Monday, March 17, 2008

LDS in Italy

A Lucky St. Patricks day to all.

I wish to continue my post on LDS life in Italy.

Post 2
LDS in Italy

I think that the one term that best describes the members in Italy, but also many members in Europe is solitude. Being a member in Italy is like swimming against the current. Just a few examples:

We have two older single men who have been in the church for twenty years now but have never found a mate. Both are active, both are great people, but both desire to find a mate who is equally active in the church. They attend all the conferences (actually one is president of single adults for the stake and he organizes the conferences) but neither has found a partner. They are brothers and sustain one another, but it becomes a very lonely life when you can't share the gospel with a mate and form a family. We have three single young adults women who are all talented, intelligent and single. One is now on a mission at Palmyra, New York, the other is finishing her master's degree in international tourism and the third is just beginning university. We also have a young adult male who just won a scholarship to study a year in Japan. All four are active, wonderful people, but none has found a mate. As a result, none of the youth of Ferrara have formed new families, many have dropped out along the way because of loneliness, no babies are being born and the branch is slowly dying.

Loneliness is not restricted to the young and single, we have many widows who are elderly and alone. They all have physical problems, but notwithstanding their ailments they all come to church faithfully because it is the highlight of the week for them. It is often the only time they have to converse and share the gospel with each other and feel part of a family. It would be easier if all lived in the city of Ferrara, but many live outside the city in the countryside, some twenty, thirty or even forty miles away, and don't drive. The relief society is very active telephonically and they call each other often to sustain their fellow sisters.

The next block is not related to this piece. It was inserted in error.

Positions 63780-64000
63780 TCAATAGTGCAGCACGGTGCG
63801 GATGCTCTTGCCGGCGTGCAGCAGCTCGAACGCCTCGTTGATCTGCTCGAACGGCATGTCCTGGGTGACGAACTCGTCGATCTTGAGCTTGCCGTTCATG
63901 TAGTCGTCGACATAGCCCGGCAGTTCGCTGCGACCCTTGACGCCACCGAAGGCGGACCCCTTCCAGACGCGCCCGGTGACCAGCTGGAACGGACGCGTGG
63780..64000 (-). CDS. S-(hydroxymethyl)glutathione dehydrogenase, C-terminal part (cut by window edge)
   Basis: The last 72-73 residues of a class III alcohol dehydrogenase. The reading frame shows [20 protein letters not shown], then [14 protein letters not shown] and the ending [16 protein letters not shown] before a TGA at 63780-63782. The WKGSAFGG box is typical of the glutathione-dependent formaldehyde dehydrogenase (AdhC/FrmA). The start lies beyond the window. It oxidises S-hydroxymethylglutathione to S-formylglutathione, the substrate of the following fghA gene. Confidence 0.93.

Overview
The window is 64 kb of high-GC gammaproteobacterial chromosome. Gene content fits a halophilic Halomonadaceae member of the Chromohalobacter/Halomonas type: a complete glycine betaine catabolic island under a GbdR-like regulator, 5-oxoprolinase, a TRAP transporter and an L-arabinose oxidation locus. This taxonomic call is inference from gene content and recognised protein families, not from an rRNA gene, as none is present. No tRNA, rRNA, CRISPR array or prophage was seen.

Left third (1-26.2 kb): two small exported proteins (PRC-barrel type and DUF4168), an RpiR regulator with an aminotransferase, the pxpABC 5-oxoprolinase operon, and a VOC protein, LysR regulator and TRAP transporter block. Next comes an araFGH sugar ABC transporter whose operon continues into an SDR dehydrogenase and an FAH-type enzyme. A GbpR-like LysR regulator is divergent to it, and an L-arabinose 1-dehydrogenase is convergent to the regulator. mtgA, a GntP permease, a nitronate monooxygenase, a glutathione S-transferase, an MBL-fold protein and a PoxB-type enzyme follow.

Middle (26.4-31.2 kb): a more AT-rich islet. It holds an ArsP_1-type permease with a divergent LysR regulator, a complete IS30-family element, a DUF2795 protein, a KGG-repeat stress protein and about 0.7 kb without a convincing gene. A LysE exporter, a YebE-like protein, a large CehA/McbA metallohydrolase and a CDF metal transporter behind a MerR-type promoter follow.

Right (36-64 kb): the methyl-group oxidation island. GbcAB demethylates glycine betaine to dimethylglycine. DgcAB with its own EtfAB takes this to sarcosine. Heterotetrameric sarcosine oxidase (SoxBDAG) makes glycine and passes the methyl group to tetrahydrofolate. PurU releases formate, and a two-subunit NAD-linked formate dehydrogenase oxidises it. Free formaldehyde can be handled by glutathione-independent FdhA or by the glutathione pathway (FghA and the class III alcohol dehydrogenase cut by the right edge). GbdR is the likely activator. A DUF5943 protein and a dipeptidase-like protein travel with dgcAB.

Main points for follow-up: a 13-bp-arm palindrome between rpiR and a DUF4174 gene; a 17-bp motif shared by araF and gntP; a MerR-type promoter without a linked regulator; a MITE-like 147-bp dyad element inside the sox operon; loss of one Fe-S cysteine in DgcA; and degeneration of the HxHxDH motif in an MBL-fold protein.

As a traveling branch president I am not very present in the everyday life of the sisters and would like to do more to help but live faraway and work long hours.

Anyone have suggestions?

Next time the formation of a new stake in Italy - stake number 6.

I would enjoy hearing any comments that you may have


Christine Thackeray said...

Your challenges are not unique to Italy. Many small branches in rural parts of America suffer from the same ailment. In Minnesota where we used to live the majority of the community was very anti-mormon. Most were Lutheran. Although their solitude is real, the key is to encourage friendships and service to those around them, not waiting to interact only with church members. Part of their calling as disciples of Christ is to spread his love all around them. It sounds like they need to be encouraged to serve and love and then report their experience on Sunday rather than wait until Sunday to feel like they are doing anything.

The two brothers are a different matter. They need to stop looking for perfection and look for someone worthy. Are their expectations even realistic?

We have never lived in a place where there are a lot of Mormons. Except for this last move, my children have usually been the only ones in their high school who were members but when we were serving and befriending those around us, we found there were many opportunities to discuss and share the gospel.

Trafford R. Cole said...

I know what you mean. When I lived in New York, way back when we were a group, not even a branch and my scout troup consisted of five boys from three different towns.

The difference is that there are maybe 10,000 active members in all of Italy and how many million in the US. Any youth in Italy has to choose between a few hundred other active youth. Not everyone can go to BYU!